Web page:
The Great East Japan Earthquake Support Activities

Volunteer Activities Vol.11

During the four-day period between October 11 and 14, employees of the ITOCHU Group participated in the eleventh volunteer action by ITOCHU Group employees to support the victims of the Great East Japan Earthquake. 12 employees worked hard for clearing ditches, sorting debris, etc. Following the volunteer activities on the 12th, the employees visited Otomo Elementary School in Rikuzen-Takata City and also had an exchange with the Otomo-cho Volleyball & Sports Youth Team. These activities started when a part of the funds raised in the in-house fund-raising activities was donated to the Youth League for purchasing volleyballs. The employees spent an active day with children, practicing volleyball and playing games.


Tohoku, Let's Do Our Best!

For the first two days, we engaged in removing the debris from the side ditches. This work comprised clearing out the mud and wreckage that had accumulated in the side road ditches. We removed the stone covers and then took a shovel to remove all the mud underneath. There was a lot of rubble mixed in with the mud, and we found that the work didn't progress as we had hoped: it was so difficult to shovel out the mud. The water in the mud made it very heavy, and as a result the amount of each shovel-full was quite small.

I really want to let everyone know that this disaster-hit region still needs everyone's help for quite some time into the future. There really are large areas of the region that still haven't been cleared up. There are people living in these areas, going about with their daily lives. Even if you are not sure about volunteering, I'd like you to go there and help. I think it's good if you just have an urge to go there and have a look at what's happening. I strongly felt that they still need help from as many people as possible. Every supportive action is a step, however small, towards recovery—whether it's from the modest efforts of one individual or from the cooperation of a group.


1 Year and 7 Months Have Passed

In the four days of October 11–14, a total of 12 volunteers, including five new recruits from ITOCHU's Machinery Company, conducted volunteer activities in Rikuzentakata City in Iwate Prefecture. Although it's now been one year and seven months since the earthquake and tsunami, volunteers are still needed in the region and on this occasion we worked at clearing out the mud and debris from the side ditches of roads.

I learned many different things from the voluntary activities this time, and I also felt that I must share what I've learnt with other people. I know that it's not possible for everyone to actually participate in the volunteer activities, but I think it's possible for each volunteer to share what they felt and experienced with others. I will try to tell everyone around me about what I felt during the volunteering.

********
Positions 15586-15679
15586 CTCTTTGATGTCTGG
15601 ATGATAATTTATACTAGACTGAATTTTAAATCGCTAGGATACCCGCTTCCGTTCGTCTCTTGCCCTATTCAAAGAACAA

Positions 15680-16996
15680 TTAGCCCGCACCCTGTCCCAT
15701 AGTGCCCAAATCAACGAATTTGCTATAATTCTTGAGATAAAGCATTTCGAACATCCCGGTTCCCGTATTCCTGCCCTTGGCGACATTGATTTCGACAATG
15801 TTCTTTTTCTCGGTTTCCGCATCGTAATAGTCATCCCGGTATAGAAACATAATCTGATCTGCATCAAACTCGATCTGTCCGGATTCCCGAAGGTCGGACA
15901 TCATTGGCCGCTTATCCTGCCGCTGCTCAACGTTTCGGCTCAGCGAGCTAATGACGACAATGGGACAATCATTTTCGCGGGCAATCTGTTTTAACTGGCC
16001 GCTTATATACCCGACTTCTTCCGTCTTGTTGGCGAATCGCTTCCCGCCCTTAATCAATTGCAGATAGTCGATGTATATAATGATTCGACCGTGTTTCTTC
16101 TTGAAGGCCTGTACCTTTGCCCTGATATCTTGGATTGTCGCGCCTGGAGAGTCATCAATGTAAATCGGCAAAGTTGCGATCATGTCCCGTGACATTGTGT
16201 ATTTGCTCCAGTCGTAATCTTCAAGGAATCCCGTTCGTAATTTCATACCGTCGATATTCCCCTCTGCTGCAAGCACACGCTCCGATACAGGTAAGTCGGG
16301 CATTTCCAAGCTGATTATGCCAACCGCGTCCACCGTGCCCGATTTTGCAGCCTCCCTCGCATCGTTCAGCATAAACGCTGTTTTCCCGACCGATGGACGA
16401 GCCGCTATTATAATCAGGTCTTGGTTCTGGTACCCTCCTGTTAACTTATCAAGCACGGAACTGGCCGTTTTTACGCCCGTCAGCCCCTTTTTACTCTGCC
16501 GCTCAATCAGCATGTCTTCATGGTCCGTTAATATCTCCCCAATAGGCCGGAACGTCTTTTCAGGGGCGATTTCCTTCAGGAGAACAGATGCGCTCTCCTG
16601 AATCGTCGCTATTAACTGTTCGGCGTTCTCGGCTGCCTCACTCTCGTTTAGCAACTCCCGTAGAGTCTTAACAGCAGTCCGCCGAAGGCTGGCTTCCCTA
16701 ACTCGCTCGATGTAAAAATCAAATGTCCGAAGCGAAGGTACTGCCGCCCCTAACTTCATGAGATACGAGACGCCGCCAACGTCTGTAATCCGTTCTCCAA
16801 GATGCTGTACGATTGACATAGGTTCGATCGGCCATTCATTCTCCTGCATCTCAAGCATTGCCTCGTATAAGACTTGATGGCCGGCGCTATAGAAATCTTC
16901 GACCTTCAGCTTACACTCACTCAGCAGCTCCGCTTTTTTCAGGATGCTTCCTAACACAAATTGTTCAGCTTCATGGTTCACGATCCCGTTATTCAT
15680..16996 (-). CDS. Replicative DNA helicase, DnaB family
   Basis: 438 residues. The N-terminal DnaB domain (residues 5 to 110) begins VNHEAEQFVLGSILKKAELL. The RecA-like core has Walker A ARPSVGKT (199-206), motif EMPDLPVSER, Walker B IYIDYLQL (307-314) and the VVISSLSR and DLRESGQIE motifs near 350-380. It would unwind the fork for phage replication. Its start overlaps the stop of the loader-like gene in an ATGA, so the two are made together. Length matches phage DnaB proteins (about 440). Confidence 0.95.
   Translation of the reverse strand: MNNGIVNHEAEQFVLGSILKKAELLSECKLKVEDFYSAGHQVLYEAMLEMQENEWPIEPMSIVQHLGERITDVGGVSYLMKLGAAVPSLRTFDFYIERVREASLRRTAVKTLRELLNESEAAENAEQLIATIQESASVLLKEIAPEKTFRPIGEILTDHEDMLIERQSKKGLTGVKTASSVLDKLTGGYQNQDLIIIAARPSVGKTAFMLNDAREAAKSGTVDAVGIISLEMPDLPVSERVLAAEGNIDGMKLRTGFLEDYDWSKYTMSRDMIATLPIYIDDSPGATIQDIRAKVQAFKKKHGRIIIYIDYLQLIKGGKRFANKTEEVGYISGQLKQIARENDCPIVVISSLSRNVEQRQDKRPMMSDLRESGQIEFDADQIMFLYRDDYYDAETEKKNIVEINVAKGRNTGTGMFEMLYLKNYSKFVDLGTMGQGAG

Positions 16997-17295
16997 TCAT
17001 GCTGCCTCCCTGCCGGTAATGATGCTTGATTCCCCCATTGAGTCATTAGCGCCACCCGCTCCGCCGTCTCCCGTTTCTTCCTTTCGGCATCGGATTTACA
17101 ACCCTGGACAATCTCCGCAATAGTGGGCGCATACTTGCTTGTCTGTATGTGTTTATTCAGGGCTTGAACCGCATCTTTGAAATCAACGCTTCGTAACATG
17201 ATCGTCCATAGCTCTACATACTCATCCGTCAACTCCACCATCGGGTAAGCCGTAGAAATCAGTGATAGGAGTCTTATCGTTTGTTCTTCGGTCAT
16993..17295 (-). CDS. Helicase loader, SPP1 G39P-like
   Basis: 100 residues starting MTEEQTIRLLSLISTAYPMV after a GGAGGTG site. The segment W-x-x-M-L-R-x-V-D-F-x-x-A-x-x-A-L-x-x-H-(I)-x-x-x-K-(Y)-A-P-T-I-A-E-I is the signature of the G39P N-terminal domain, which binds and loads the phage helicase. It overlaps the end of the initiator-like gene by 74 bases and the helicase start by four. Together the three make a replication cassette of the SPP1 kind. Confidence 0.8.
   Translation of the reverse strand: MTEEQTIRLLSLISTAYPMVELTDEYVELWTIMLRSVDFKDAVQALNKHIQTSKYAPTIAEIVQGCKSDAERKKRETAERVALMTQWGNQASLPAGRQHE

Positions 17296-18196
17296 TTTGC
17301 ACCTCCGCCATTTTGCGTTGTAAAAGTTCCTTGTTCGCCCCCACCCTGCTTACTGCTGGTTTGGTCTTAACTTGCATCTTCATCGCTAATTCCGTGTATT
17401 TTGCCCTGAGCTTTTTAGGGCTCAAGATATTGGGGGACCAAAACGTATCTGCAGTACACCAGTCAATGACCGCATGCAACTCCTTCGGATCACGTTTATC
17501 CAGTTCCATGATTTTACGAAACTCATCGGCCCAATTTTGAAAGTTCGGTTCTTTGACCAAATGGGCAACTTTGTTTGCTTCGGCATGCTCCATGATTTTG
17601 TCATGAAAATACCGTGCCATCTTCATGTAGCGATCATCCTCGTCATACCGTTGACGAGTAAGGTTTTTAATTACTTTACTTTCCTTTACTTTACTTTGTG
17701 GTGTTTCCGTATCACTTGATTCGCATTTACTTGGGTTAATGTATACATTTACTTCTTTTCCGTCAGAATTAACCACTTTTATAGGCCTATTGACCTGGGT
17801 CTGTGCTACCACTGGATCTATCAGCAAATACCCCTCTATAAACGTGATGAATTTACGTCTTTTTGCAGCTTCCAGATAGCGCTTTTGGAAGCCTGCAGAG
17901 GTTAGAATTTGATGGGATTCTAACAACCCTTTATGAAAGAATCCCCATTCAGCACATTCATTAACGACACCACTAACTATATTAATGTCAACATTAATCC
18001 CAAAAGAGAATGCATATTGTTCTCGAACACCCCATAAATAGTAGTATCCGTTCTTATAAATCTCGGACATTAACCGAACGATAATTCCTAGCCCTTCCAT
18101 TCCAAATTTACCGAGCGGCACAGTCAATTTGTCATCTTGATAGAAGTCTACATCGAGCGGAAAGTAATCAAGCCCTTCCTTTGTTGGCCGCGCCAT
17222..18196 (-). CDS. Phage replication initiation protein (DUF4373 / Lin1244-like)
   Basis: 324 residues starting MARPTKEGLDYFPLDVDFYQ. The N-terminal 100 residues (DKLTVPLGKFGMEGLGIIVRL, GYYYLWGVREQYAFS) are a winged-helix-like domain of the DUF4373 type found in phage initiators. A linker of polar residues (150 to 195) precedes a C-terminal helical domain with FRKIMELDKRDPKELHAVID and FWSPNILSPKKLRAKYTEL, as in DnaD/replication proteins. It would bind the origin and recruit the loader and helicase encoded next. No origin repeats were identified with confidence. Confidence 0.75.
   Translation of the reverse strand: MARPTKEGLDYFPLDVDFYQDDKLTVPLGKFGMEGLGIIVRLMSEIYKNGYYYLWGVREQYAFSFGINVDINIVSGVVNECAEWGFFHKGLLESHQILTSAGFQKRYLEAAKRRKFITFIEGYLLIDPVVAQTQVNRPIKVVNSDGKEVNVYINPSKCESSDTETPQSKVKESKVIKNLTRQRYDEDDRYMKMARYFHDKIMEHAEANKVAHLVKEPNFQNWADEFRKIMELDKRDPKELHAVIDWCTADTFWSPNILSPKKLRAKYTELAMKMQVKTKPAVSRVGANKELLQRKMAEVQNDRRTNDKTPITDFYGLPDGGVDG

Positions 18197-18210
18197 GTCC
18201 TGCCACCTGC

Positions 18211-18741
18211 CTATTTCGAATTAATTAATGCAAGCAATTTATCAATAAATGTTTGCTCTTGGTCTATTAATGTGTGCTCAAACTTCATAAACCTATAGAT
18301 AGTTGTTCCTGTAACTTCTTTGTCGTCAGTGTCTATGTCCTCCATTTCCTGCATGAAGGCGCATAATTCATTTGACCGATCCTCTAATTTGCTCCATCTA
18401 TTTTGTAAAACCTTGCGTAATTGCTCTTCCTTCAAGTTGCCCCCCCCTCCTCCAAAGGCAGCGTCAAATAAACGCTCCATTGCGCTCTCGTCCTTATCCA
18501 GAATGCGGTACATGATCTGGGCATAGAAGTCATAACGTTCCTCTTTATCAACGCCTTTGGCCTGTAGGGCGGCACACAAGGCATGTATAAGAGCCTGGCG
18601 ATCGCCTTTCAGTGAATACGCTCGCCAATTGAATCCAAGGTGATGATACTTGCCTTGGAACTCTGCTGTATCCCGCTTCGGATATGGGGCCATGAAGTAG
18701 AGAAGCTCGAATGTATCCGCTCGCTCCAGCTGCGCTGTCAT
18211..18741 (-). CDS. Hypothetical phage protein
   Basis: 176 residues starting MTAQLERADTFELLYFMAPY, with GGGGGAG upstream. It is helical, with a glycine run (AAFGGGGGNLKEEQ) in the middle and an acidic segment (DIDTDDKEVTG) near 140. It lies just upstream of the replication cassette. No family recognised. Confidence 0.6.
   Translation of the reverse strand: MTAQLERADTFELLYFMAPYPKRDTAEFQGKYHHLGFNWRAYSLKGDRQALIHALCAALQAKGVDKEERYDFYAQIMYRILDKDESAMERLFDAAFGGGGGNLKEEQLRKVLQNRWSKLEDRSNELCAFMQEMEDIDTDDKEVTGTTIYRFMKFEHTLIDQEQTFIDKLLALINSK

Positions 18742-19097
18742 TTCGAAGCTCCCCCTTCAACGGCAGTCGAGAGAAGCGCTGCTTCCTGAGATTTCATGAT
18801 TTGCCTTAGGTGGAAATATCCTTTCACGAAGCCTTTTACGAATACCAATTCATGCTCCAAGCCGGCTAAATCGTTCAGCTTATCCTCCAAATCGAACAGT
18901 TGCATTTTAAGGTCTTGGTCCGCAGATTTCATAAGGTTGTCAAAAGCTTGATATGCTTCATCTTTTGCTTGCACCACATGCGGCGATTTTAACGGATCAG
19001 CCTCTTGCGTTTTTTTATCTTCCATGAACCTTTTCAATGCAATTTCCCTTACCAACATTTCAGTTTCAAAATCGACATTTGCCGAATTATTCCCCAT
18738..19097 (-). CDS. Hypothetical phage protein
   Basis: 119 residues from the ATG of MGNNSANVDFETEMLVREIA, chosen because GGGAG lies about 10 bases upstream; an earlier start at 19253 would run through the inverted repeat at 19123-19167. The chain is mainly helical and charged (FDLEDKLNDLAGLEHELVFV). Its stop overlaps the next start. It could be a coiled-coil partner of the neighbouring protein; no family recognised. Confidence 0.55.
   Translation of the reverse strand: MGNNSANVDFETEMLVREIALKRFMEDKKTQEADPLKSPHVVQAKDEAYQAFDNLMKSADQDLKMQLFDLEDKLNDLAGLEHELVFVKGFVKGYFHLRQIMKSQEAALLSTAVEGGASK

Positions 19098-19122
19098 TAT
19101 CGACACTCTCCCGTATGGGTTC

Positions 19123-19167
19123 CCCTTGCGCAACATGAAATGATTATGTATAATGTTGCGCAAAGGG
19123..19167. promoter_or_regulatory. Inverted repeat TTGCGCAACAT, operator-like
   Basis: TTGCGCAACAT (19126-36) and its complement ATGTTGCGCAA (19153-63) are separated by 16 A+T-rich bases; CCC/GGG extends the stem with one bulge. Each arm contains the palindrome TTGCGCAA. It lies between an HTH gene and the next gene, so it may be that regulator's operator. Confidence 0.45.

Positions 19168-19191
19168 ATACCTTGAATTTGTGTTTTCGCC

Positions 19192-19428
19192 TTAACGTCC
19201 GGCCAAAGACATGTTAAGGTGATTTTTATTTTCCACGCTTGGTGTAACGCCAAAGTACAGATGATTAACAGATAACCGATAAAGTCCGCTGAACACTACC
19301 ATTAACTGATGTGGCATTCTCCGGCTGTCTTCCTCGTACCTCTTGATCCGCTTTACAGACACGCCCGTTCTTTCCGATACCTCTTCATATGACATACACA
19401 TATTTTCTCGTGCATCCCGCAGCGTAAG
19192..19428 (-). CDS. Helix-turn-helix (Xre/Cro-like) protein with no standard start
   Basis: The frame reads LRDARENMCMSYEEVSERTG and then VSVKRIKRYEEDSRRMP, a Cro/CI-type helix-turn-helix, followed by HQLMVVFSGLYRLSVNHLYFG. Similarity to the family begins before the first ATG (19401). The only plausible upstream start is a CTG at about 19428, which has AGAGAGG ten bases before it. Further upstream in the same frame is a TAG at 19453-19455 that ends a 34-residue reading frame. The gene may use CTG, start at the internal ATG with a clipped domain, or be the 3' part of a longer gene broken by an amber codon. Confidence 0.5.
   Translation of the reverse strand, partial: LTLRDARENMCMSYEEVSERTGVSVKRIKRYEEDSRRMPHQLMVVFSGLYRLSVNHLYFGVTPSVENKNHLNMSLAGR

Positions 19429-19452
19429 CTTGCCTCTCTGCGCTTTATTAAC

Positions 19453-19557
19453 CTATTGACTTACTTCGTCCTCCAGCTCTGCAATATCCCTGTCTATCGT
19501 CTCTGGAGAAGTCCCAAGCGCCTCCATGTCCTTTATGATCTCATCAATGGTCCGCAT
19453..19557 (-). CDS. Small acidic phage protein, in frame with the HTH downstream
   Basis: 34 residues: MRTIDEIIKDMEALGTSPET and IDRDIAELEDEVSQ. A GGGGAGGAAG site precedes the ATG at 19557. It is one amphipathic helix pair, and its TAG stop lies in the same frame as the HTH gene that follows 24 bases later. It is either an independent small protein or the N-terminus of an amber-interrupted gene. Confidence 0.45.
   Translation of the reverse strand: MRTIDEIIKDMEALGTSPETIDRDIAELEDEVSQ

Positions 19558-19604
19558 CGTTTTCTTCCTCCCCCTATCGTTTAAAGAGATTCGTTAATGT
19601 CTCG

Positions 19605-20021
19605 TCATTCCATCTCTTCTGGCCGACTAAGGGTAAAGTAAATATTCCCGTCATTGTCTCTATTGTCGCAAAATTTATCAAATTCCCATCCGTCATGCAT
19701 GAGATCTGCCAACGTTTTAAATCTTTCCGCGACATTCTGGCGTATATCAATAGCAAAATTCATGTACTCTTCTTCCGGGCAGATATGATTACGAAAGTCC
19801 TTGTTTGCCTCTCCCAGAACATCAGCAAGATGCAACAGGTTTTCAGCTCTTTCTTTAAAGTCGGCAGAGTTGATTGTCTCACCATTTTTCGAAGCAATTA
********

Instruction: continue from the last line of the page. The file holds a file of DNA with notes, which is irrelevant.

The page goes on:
I'd like to thank all those who offered me this precious opportunity.


The Current Situation in the Earthquake Area and Sustained Volunteer Work

When I visited the Kesennuma and Rikuzentakata regions, my first impression was “There's nothing here at all.” They looked like open fields, overrun with weeds. It seemed as if they had always been like this; in fact it was hard to imagine the terrible power of the tsunami. However, as we removed the mud and debris that had clogged the roadside ditches, things like everyday supplies that suggested people's lives were uncovered. Finally, I came to realize the devastation that the disaster had caused.
I was the first one to participate in this volunteer activity from ITOCHU PROPERTY DEVELOPMENT, LTD. In addition to our volunteer work, we played volleyball with students from Otomo Elementary School in Rikuzentakata City and toured the Otokoyama Sake Brewery which continued production even after the earthquake and tsunami hit. Also, I interacted with people of all ages in different companies or sections in the ITOCHU Group. All in all, the time we spent in the region was both very precious and meaningful. I will pass on my experiences to people both inside and outside ITOCHU in the hope that many more people will participate in these volunteer activities.

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